European Parliament Bans Dog Fur Trade
The EU-wide ban on the trade of dog fur begins in 2009.
Posetd: June 20, 2007, 5 a.m. EST
The European Parliament on Tuesday June 19, 2007, adopted a report of a proposed EU-wide ban on trading in cat and dog fur, which the legislative body says the Council of the European Union, Europe’s other legislative body, has agreed to adopt without changes.
Although individual European countries had previously enacted bans, this marks the first EU-wide ban on the trade. The ban was prompted by public outcry that dog and cat fur products were still entering the EU despite a voluntary code of conduct adopted by European fur traders three years ago.
“The placing on the market and the import to and export from the Community of fur of cats and dogs and products containing such fur shall be prohibited,” the regulation states. Provided the Council backs the regulation as expected, it will become effective Dec. 31, 2008.
The approved regulation also scrapped an exemption that would have allowed the trade of fur from cats and dogs that had not been bred or killed for fur production, as legislators expressed concerns that such an exemption would provide a large loophole for traders.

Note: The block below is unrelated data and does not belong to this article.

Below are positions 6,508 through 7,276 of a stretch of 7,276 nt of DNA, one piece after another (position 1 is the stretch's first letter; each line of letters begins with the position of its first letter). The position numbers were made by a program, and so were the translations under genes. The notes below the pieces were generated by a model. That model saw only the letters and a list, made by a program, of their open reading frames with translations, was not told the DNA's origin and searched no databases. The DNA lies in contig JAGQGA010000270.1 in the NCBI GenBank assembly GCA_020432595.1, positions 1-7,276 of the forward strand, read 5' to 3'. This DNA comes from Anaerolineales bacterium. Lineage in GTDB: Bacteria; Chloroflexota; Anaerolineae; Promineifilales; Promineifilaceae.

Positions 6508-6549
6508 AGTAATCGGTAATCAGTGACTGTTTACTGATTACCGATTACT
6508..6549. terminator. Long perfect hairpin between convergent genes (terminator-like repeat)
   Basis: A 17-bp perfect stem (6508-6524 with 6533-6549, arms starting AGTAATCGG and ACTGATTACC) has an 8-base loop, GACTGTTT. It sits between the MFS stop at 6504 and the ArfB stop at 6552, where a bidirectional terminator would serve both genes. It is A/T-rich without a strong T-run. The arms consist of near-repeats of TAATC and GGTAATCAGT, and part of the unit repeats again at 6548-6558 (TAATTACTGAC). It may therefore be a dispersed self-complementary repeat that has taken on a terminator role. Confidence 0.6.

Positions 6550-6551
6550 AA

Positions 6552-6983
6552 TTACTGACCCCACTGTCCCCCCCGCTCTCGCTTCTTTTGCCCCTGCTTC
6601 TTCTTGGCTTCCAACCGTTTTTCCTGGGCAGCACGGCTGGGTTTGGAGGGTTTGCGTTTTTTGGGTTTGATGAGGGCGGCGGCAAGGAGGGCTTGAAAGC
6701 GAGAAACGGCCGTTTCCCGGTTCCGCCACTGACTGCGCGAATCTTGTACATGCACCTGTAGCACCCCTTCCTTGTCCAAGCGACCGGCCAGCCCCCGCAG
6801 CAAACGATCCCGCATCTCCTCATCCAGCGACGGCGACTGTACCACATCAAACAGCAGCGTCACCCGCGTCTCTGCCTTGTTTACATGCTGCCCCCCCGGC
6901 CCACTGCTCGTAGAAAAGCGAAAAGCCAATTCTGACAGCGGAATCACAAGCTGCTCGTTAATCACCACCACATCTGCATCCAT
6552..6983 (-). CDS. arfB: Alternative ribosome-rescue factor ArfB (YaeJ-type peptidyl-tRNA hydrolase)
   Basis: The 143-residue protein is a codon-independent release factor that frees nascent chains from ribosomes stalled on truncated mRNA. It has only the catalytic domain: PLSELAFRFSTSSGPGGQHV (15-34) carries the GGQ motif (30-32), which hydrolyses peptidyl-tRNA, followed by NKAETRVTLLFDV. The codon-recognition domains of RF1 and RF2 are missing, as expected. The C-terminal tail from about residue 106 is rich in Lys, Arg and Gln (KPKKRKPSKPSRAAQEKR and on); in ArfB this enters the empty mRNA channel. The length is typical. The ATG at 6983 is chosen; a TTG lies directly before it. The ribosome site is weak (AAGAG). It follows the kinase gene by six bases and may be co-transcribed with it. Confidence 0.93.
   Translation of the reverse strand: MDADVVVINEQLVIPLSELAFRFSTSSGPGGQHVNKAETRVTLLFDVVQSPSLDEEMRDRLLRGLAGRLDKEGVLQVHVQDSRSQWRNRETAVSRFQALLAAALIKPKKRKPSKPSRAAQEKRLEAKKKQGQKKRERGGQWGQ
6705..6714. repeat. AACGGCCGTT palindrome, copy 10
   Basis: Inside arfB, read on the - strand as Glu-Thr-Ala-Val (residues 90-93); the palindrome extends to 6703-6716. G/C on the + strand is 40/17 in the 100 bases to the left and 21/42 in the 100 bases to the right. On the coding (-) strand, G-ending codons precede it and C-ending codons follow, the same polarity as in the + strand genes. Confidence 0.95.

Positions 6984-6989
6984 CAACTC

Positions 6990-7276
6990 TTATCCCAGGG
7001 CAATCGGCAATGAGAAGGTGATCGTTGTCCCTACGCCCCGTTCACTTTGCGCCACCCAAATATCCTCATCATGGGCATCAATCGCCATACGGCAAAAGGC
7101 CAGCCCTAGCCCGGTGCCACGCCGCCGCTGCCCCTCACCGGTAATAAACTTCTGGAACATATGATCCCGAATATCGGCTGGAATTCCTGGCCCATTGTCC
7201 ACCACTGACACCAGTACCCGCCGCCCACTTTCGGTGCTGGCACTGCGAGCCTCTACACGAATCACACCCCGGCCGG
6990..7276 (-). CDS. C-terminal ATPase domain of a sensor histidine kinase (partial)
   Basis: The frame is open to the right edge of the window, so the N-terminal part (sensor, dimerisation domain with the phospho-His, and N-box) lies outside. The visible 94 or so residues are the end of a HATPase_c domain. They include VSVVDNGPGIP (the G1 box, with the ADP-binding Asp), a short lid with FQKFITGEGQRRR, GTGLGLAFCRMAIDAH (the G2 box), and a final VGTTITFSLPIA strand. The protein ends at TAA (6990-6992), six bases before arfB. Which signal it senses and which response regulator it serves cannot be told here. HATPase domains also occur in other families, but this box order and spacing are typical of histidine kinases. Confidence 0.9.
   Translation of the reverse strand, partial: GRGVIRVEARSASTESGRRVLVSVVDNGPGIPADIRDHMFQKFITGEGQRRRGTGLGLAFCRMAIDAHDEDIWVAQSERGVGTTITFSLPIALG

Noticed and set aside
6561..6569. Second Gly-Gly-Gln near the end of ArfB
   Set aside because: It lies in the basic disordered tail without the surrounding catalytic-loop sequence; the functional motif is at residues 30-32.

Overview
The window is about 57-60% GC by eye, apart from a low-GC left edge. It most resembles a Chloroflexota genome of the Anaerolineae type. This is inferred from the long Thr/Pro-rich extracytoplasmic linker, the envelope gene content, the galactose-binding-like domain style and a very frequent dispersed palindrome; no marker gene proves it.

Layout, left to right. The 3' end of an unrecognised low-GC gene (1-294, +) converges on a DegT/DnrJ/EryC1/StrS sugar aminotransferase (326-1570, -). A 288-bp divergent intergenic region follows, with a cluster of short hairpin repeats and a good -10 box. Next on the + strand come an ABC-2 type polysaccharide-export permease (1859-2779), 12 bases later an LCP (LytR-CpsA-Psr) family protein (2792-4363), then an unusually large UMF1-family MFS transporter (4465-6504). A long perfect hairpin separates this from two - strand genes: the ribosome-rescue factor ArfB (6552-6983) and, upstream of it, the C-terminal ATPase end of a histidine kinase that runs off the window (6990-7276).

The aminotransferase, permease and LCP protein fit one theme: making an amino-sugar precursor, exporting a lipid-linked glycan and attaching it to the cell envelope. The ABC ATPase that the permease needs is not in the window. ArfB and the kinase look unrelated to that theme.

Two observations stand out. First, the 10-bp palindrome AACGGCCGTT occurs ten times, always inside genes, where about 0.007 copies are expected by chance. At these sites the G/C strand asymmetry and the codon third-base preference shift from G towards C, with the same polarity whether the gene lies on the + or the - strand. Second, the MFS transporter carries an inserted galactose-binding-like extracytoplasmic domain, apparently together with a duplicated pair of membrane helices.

The European Commission, however, may adopt provisions to allow cat and dog fur on the European market “for educational or taxidermy purposes.”
An estimated 2 million dogs and cats die each year to supply the European market, the European Parliament reported, citing Humane Society International figures.
“There is plenty of evidence of the inhuman treatment of cats and dogs bred for fur,” said Arlene McCarthy, chair of the Committee on the Internal Market and Consumer Protection. “But this law is also about protecting consumers who have unwittingly been deceived into buying clothes, toys and household products made from cat and dog fur.”
Cat and dog fur has been used as collars and trim for various apparel items, including parka hooks, ski boot linings, as well as in toys, including plush stuffed dogs and cats.
The United States had previously banned such trade, which resulted in more cat and dog fur being shipped to Europe.
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